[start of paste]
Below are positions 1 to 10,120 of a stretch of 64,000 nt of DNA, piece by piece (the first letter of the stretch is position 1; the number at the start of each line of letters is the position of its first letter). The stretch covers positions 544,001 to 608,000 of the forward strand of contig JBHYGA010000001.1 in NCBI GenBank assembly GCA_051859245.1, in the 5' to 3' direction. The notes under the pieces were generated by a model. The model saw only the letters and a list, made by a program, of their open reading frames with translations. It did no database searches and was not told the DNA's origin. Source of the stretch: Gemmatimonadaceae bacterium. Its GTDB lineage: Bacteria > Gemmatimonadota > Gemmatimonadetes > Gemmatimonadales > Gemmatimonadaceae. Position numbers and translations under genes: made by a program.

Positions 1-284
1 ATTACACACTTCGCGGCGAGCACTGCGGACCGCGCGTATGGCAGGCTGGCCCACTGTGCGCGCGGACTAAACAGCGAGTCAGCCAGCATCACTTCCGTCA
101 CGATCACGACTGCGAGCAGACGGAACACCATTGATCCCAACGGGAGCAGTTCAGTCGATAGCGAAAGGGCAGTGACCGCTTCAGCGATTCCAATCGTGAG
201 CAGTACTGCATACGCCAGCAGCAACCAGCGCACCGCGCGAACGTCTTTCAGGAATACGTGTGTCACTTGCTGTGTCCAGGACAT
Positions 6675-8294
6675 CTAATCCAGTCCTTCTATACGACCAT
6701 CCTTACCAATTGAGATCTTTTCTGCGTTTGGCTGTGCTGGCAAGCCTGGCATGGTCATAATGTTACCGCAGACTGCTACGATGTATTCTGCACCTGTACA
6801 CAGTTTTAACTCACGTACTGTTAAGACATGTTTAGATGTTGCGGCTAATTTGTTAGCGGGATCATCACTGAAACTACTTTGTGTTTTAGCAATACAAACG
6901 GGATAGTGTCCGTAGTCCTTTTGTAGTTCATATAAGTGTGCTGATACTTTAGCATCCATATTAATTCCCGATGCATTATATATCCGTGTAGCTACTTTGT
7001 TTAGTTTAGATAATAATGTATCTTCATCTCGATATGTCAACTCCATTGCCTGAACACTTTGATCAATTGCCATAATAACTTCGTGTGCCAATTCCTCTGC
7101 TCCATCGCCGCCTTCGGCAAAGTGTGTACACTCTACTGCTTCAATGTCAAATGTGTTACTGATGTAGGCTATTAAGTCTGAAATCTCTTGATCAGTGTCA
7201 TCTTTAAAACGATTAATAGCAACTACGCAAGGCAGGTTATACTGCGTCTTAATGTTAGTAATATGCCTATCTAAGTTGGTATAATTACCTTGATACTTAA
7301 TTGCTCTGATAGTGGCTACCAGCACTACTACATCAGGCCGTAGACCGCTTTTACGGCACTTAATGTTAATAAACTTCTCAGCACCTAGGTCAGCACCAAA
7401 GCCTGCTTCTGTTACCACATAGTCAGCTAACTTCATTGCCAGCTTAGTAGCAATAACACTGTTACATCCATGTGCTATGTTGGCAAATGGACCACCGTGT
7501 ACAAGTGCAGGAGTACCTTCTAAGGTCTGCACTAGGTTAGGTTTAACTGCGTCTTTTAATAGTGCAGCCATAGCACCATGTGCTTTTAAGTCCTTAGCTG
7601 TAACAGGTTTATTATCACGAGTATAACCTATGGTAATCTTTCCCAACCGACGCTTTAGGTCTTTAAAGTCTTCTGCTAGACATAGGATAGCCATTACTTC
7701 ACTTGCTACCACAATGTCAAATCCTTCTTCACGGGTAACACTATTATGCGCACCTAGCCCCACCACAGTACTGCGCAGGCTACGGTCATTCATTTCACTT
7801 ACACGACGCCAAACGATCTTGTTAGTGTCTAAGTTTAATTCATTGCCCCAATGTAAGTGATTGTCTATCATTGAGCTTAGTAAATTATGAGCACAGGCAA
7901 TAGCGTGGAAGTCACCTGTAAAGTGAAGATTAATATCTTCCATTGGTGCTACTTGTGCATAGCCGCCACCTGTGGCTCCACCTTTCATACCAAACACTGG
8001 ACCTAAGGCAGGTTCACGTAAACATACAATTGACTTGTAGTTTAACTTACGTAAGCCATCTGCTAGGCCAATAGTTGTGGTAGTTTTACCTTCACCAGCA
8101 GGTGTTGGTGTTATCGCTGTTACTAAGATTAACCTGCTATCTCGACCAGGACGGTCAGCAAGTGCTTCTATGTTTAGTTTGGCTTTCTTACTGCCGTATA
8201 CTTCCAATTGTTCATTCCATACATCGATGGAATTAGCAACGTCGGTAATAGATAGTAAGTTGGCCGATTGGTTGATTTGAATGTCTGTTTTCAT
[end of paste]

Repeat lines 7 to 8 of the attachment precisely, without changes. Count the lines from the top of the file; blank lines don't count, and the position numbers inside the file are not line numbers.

6675 CTAATCCAGTCCTTCTATACGACCAT
6701 CCTTACCAATTGAGATCTTTTCTGCGTTTGGCTGTGCTGGCAAGCCTGGCATGGTCATAATGTTACCGCAGACTGCTACGATGTATTCTGCACCTGTACA